Resetting US-Taiwan Relations: American and Taiwanese Perspectives

On September 13th I participated in a Hudson Institute event, Resetting US-Taiwan Relations: American and Taiwanese Perspectives.

Dr. Stephen Bryen speaking at the Hudson Institute, September 13, 2018

You can find the full video of the panel discussion at the address below:


My part starts at 100.02 minutes and ends at 114.06 minutes.  If you wish you can watch just my part or the other presentations entirely.
I stressed five main points:
1. We are at a crossroads regarding China and Taiwan.  The old idea that we can somehow come to Taiwan’s rescue is no longer valid.  China is much more powerful than it was in 1996 when there was an active crisis in the form of a missile and invasion threat against Taiwan.  I know it very well because I was there at the time with Jim Woolsey.  It took two full weeks to convince the wary and frightened Clinton administration to finally deploy two aircraft carriers to the Taiwan area. Today such a scenario is unthinkable.
2. My first recommendation is we need high level military to military strategic and tactical planning between Taiwan and the United States.  Others could join the process either openly or covertly, especially Japan.  Such a planning effort will define the scenarios and threats and figure out the reaction to each one, as well as pinpointing vulnerabilities so we can fix them properly.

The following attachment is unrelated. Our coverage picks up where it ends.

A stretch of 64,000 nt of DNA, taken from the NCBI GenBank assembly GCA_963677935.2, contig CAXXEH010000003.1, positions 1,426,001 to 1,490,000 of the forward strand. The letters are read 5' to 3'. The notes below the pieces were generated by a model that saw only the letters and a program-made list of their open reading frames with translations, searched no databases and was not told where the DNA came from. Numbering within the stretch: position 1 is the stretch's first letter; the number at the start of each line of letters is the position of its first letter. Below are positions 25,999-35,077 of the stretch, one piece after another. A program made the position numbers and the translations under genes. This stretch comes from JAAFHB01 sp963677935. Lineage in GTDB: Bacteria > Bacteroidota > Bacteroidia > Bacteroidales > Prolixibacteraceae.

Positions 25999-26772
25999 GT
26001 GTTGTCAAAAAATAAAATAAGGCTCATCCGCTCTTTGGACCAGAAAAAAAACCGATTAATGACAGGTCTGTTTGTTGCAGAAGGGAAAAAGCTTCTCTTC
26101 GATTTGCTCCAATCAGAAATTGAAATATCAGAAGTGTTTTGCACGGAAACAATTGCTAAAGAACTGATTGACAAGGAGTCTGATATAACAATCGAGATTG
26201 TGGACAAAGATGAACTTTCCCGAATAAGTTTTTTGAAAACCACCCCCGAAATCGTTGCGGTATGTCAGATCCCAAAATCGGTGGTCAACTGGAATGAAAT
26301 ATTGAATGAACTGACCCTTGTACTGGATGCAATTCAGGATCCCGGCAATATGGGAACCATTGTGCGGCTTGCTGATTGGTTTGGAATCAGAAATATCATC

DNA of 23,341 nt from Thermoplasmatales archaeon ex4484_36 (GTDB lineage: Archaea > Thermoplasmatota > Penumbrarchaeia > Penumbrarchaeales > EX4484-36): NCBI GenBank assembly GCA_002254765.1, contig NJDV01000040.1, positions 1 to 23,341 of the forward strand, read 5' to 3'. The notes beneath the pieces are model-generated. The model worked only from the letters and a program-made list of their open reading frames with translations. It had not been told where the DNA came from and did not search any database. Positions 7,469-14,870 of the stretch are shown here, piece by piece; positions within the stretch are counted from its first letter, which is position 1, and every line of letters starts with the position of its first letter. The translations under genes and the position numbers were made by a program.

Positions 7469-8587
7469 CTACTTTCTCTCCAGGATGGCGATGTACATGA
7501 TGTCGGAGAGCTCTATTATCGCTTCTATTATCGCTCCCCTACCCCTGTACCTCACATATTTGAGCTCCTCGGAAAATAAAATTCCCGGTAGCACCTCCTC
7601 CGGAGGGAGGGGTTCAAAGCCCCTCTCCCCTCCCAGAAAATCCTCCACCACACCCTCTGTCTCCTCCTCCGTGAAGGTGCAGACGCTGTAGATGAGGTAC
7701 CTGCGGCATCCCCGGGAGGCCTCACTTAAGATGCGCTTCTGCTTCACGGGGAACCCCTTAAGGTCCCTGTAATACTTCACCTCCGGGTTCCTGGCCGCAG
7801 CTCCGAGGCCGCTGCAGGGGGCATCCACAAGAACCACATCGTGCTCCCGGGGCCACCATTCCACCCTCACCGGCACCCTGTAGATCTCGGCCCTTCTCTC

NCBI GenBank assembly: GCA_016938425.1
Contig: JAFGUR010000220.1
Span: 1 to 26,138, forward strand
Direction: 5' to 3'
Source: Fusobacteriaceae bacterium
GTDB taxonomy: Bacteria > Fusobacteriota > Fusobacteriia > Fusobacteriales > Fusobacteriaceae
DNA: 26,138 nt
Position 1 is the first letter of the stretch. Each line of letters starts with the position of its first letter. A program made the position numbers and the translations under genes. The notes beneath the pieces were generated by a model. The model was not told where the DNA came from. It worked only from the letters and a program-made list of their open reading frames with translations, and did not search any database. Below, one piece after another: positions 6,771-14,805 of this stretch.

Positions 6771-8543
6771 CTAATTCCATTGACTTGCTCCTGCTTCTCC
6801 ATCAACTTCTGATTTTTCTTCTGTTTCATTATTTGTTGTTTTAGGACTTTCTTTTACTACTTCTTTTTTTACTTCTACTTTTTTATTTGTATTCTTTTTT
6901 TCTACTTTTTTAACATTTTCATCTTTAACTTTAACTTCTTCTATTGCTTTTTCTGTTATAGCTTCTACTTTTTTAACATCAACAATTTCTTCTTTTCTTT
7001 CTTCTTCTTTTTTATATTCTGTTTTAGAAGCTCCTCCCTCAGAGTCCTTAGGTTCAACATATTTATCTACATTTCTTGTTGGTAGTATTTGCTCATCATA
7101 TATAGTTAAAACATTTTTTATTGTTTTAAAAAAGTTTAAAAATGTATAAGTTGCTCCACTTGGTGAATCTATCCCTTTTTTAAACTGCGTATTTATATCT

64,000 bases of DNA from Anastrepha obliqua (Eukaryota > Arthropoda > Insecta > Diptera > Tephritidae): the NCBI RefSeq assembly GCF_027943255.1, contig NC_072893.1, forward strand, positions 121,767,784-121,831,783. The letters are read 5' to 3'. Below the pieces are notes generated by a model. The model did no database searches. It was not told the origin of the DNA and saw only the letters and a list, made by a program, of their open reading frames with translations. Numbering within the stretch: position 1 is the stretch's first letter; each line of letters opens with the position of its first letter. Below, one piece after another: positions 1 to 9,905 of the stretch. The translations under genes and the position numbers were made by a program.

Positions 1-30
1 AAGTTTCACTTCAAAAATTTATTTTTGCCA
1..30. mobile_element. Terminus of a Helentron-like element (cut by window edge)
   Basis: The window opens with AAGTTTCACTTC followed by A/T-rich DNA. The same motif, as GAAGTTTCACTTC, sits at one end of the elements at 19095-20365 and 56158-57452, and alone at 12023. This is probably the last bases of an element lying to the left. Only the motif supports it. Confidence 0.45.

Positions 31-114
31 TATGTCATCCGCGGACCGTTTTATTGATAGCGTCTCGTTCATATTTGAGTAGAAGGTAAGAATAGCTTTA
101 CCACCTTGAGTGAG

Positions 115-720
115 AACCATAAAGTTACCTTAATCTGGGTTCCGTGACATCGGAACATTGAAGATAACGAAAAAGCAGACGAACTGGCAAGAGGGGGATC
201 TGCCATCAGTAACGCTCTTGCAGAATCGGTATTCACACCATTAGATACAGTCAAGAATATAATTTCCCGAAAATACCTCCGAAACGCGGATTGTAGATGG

3. My second recommendation is we should copy or emulate the brilliant virtual exercise recently carried out in Italy with German, US and NATO participation.  All of this was done with computers –not a plane, missile, submarine, surface ship or army was used, all of it was virtual.  We need to set this up for Taiwan and get the local allies, especially Japan and Korea to participate.  It is immensely valuable.  The result is a kind of Virtual Alliance, but China won’t know what is going on and no one exposes themselves to political or strategic risk in participating.
4. My fourth recommendation is to consider building a regional alliance, something Michael Tsai, Taiwan’s former Defense Minister also noted.  The United States needs to provide the leadership for an alliance and for conforming the types of military hardware that all participants use, especially the F-35.  Taiwan needs to have the F-35 because it is in our interest for Taiwan to have the F-35.  It also gives us a single logistics chain to support the aircraft both for our own forces and for our friends.  This is terribly important in case of war.  Likewise it demonstrates American resolve to support the balance of forces in the region and to lead the regional defenses.  Similarly we need to preposition war stocks in Taiwan and in the other countries, so we will have the supplies we need when we need them and not days or weeks too late.
5. Finally we need to think seriously about some form of basing in Taiwan for our aircraft.  Even if the bases are only used occasionally, China won’t miss the point.
For a long time China has focused on trying to sink one of our aircraft carriers because Chinese military planners thought the main threat to them was our aircraft carriers. But if the above recommendations are followed, China will have to rethink its strategy and maybe back off threatening Taiwan and Japan.


–Stephen Bryen